Fall 2019 Contributors
Bill says that integrating water use into our home performance analysis won't save the world, but it is a great step to taking house-as-a-system further.
“When I bought my first house, it was brand new and uncomfortable. It had upgrades on the surface, but we did not get what we expected of a new home. I decided to change my focus from production building to solving the problems of poor performance.”
When he changed career paths, Bill also decided to buy an old school bus, paint an argyle stripe down the side, and move across the country. Bill misses that bus and still visits it infrequently in Rowe, NM.
Walt wants to show readers that the responsibility for energy efficiency should be shared with the consumer.
A career turning point came when Walt was an academic dean at a community college. “I put all of these technical trade school programs into an academic model. I’m a big proponent of community colleges, but also of putting people into programs that lead to highly successful careers.”
Walt has this advice for people continuing in their careers: Take advantage of continuing education. Just because you have a BPI certification, don’t think you’re at the end of the road.”
With his tribute, Jim hoped to show just what a friend and mentor Alan Meier has been to the magazine.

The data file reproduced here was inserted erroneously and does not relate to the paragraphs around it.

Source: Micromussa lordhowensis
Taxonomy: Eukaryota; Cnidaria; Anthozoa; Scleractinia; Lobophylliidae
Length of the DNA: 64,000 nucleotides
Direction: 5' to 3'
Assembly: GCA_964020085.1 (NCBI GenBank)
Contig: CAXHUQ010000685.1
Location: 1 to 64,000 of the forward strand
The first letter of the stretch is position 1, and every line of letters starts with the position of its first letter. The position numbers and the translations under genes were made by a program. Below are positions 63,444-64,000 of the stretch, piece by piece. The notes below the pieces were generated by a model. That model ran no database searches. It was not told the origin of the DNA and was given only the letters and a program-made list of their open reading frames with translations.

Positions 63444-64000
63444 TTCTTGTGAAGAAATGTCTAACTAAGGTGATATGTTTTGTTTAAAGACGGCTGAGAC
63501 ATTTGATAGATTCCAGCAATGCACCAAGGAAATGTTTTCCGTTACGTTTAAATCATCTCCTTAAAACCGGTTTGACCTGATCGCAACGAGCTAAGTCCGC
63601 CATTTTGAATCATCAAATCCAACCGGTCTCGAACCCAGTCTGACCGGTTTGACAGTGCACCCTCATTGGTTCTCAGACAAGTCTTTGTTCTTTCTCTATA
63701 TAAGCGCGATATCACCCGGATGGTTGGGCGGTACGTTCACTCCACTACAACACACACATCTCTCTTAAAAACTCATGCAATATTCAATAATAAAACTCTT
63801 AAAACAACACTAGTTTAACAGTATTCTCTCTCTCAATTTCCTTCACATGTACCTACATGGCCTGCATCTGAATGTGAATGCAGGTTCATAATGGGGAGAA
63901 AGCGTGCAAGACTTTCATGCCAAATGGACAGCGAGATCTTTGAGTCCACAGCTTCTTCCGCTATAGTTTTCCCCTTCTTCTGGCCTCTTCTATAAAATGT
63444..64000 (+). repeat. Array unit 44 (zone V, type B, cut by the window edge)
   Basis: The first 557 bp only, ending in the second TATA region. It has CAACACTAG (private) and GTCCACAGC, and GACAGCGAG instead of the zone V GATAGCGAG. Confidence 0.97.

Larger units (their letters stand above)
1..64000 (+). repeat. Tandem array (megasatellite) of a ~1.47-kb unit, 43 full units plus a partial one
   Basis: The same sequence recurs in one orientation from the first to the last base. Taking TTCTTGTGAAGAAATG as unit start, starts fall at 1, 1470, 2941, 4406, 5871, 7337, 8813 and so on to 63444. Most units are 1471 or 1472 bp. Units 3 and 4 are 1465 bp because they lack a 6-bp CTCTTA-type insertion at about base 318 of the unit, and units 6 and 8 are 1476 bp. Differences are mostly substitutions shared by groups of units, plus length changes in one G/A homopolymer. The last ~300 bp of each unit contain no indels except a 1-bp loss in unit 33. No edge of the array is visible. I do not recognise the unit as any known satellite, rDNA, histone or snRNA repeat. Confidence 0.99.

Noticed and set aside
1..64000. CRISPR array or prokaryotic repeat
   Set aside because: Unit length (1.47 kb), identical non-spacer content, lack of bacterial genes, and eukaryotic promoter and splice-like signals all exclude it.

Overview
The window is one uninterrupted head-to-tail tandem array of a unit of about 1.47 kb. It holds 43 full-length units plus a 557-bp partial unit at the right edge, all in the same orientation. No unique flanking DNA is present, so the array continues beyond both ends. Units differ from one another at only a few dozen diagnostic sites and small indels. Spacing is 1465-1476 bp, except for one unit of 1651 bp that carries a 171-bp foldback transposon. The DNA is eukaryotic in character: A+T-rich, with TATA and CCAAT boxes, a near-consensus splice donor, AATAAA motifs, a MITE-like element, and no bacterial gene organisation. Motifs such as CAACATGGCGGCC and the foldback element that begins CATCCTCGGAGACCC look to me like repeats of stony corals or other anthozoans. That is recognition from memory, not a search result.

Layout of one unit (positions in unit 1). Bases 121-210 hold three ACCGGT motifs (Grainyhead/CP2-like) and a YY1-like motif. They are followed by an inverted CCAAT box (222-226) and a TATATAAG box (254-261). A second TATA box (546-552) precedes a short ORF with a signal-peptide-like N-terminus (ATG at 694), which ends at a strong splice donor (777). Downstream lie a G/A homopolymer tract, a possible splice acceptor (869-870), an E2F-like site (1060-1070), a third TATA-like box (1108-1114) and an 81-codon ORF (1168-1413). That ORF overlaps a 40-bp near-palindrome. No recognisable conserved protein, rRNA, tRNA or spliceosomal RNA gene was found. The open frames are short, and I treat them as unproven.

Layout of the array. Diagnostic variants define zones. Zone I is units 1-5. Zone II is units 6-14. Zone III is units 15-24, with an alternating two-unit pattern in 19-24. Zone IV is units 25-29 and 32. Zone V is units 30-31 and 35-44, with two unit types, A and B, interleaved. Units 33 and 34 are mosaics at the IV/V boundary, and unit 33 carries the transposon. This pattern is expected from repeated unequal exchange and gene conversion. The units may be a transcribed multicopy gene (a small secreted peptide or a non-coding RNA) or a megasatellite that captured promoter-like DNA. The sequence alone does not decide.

Jim’s career sea change happened 19 years ago. He was searching for a career that would combine his training as an engineer and his strong writing skills. “I got the job of editorial assistant, and after a couple of days, the publisher, Mary James, said, ‘Want to be managing editor?’”
Readers might not know that Jim worked on the artificial heart during graduate school at Penn State. “I went there for bioengineering and got assigned to the artificial heart lab—a happy development and a great opportunity to contribute to medical research.” After that, Jim went back to school to study theology and do a different kind of heart research.
(Mentioned in L. Jackson’s) “HE Podcast Roundup”
Miguel says, “We want our podcast to be a resource for people to learn what a home can do.”
A career turning point was when, bored by soul-sucking hi-tech consulting work, he was invited by friends to join Positive Energy, and this hands-on work reconnected him with his BA degree in archeology and his love for vernacular architecture.
Home Energy’s readers don’t know that Miguel is passionate about vexillology, the study and design of flags.
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